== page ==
Industrial association leaders, scholars, and workers from northwest China's Xinjiang Uygur Autonomous Region on Thursday denounced the accusation of forced labor in Xinjiang, saying the blame is groundless.
It is absurd to put the "forced labor" label on the photovoltaic industry in the region, as the polysilicon production is technology- and capital-intensive instead of labor-intensive, Pan Cunxiang, secretary-general of the regional nonferrous metals association, told a press conference in Beijing.
Arkin Shamshaq, vice dean of Xinjiang University's Law School, said that no country, organization, or person can subjectively assume whether the "forced labor" exists or not.
"According to the definition from international conventions, legal provisions in China and the facts on the ground, there is no forced labor in Xinjiang. It is impossible for it to exist here," he said.
Liu Qingjiang, vice president of an association of textile industries of Xinjiang, said advanced equipment and automatic devices have been widely adopted in textile companies in Xinjiang.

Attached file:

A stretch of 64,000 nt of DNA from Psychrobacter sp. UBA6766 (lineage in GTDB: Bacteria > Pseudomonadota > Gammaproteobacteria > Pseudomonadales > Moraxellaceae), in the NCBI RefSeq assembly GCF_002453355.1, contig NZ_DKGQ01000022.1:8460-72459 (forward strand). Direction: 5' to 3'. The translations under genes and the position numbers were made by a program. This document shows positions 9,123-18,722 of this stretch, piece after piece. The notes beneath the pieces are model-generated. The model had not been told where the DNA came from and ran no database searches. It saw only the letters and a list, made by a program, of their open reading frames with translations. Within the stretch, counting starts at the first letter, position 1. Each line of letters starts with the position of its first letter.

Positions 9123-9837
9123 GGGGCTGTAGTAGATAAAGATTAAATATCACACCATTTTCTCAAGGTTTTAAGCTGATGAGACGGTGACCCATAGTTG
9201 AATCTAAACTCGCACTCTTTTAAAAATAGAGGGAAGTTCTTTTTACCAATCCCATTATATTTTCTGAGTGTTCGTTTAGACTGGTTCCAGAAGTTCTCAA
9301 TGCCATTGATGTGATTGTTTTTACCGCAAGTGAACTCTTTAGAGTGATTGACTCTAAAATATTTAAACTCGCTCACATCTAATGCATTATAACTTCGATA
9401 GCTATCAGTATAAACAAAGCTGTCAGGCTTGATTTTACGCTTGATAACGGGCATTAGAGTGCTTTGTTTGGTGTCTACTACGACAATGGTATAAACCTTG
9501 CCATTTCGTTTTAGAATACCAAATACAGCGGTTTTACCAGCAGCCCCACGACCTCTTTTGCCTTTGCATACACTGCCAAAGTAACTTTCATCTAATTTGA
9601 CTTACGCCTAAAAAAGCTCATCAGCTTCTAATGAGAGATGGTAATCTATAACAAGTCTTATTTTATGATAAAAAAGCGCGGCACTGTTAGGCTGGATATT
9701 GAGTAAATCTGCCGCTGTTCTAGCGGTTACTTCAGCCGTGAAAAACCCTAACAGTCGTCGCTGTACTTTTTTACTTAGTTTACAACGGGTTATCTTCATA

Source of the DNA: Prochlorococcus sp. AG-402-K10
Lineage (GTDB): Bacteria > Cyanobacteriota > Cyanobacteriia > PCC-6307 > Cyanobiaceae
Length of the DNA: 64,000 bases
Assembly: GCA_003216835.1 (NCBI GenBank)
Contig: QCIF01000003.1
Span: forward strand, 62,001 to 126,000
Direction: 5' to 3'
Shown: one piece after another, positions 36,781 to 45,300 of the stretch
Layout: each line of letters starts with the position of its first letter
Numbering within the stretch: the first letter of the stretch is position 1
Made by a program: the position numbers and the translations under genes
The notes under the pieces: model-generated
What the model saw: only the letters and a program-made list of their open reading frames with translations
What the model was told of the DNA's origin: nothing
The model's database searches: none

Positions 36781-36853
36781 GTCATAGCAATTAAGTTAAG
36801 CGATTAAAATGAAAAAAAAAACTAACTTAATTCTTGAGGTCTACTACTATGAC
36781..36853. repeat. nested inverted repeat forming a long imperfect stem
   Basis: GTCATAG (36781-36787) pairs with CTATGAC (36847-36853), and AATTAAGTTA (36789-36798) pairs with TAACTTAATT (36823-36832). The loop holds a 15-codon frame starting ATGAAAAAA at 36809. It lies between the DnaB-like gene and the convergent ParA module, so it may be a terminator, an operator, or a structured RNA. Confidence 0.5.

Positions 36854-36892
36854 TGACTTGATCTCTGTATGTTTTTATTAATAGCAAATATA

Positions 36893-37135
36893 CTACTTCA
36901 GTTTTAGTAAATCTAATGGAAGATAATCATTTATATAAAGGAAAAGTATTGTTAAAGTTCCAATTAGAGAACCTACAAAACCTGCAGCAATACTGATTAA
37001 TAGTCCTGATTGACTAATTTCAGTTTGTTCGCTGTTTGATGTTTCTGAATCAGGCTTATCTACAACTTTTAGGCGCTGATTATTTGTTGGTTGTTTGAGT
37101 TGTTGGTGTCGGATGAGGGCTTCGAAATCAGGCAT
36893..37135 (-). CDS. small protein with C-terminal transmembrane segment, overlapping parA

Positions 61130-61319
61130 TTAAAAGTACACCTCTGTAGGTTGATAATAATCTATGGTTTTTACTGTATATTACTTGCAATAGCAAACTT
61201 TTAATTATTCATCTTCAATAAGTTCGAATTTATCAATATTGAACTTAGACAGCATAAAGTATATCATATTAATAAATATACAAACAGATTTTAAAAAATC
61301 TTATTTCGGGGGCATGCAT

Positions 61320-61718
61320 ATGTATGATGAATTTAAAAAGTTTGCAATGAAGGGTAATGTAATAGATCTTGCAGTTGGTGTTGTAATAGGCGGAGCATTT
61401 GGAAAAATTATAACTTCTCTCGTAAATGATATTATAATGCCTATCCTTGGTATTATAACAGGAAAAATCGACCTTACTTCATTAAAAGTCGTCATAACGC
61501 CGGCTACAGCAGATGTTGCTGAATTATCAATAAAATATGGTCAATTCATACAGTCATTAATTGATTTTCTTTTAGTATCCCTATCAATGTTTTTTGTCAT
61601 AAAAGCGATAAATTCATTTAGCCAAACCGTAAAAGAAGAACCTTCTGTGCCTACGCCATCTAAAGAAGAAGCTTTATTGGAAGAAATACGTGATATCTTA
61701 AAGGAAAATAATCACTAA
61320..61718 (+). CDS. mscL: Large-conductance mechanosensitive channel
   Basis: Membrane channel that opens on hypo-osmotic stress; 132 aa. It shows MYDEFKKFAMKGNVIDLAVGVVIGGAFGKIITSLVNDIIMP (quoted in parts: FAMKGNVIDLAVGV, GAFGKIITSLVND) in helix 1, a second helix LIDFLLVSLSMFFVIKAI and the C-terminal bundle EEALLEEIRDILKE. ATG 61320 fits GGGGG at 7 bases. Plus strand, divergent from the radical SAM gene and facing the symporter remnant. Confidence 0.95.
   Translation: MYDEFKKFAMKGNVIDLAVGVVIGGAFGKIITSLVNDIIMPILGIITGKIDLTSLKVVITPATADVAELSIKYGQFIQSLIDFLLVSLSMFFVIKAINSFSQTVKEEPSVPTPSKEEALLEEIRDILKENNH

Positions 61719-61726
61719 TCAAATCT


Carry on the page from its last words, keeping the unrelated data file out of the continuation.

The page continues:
"The newly-built intelligent manufacturing workshops in Xinjiang represent the highest level of the development of the industry in China. There is no so-called forced labor in Xinjiang," said Liu.
Akbar Turahun, an employee of a textile company in Xinjiang's Aksu Prefecture, said he was given a raise and also promoted to team leader in the company after working for two years.
Akbar Turahun used to be a shepherd from a poor family. Now he and his wife, also an employee of the textile company, earn more than 8,000 yuan (about 1,520 U.S. dollars) a month.
"We feel very happy now. We are determined to keep working hard in the company and plan to buy an apartment nearby," he said.